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    First of all do yourself a favor and leave the processor alone. Overclocking is a hobby, nothing more, basically a sub-culture at best. I have been in this industry for 21 years and have yet to see any serious engineers I work with overclock anything. The slight performance increase will be greatly offset by heat problems, shortened processor life, and a host of other possible problems. As far as memory, 256 meg will be fine for most purposes, and you don't have to run windows 98SE either. Windows 2000 pro is currently the best choice and runs very well with 256 meg. Even windows XP will be just fine with that amount of memory, especially if you change the performance setting to adjust for best performance, and/or tweak the disk cache. Of course the more memory the better, until a point of diminishing returns, but you will be just fine.
     
  7. Trinity
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    Trinity VIP Member

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    Thanks for all the input guys! I am actually running Windows ME on it, and it seems to be running just fine. My biggest bitch is the lagging I get in my Sims 2 game, which I am figuring it has to do with the memory, if I bump it up to 512 Mb I am hoping that will improve game play. Please say it's so!!!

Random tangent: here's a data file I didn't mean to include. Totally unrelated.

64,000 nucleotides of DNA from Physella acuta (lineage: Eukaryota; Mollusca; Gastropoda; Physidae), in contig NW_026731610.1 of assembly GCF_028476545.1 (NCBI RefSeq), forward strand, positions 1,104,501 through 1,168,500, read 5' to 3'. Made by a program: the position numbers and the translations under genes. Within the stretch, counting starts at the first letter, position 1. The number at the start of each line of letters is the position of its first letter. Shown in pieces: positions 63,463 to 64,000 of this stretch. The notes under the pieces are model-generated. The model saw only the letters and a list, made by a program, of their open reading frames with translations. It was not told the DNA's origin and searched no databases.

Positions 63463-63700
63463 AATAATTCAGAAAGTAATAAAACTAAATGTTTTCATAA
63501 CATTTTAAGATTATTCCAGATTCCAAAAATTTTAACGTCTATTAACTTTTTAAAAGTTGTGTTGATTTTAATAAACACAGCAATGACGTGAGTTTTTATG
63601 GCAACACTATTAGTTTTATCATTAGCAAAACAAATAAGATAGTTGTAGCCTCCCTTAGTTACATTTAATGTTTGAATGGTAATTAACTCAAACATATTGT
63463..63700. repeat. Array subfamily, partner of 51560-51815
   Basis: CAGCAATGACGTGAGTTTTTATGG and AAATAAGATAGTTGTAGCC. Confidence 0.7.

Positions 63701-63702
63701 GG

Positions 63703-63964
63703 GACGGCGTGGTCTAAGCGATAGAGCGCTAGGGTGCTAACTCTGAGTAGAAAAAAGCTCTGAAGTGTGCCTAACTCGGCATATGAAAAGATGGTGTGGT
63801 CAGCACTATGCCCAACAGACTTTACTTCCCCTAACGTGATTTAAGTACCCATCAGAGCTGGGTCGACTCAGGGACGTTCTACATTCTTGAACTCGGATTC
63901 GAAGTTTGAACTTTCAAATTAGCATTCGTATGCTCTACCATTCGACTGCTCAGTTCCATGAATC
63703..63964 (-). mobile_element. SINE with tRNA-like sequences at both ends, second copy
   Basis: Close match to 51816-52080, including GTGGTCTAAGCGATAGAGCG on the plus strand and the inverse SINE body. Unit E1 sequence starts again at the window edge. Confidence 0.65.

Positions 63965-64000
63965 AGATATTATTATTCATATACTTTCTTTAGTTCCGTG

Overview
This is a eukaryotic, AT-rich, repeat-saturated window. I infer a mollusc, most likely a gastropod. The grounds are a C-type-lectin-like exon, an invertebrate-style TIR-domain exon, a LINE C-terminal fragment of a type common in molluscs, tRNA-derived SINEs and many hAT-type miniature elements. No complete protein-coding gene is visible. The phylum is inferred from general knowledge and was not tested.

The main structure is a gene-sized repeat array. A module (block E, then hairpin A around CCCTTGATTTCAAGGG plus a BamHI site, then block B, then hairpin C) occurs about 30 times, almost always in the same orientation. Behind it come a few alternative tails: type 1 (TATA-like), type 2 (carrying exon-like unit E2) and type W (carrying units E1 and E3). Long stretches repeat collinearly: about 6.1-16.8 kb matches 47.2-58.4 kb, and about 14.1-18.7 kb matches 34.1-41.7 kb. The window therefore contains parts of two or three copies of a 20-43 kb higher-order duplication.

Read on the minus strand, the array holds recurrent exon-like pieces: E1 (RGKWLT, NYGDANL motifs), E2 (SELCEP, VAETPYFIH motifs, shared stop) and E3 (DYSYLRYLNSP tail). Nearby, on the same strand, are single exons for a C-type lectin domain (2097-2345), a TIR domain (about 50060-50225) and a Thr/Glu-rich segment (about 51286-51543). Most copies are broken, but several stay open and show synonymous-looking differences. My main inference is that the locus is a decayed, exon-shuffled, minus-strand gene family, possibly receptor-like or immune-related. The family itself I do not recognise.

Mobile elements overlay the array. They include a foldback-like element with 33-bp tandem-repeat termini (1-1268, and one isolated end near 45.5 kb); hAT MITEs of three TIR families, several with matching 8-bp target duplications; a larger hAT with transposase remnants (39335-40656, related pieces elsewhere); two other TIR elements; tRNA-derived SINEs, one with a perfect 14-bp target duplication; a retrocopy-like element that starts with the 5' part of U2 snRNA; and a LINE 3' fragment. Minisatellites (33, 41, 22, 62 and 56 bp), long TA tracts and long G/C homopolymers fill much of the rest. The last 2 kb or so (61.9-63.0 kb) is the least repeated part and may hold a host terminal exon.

8. dmp
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    dmp Senior Member

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    Your best bet would be to improve the memory on your video card. :) I would have a card with less than 128MB RAM, much less the 32?MB on your current card.
     
  9. drac
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    drac Member

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    It is so :)
    a good video card is a plus (64-128 mb at least)
     
  10. wade
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    wade Guest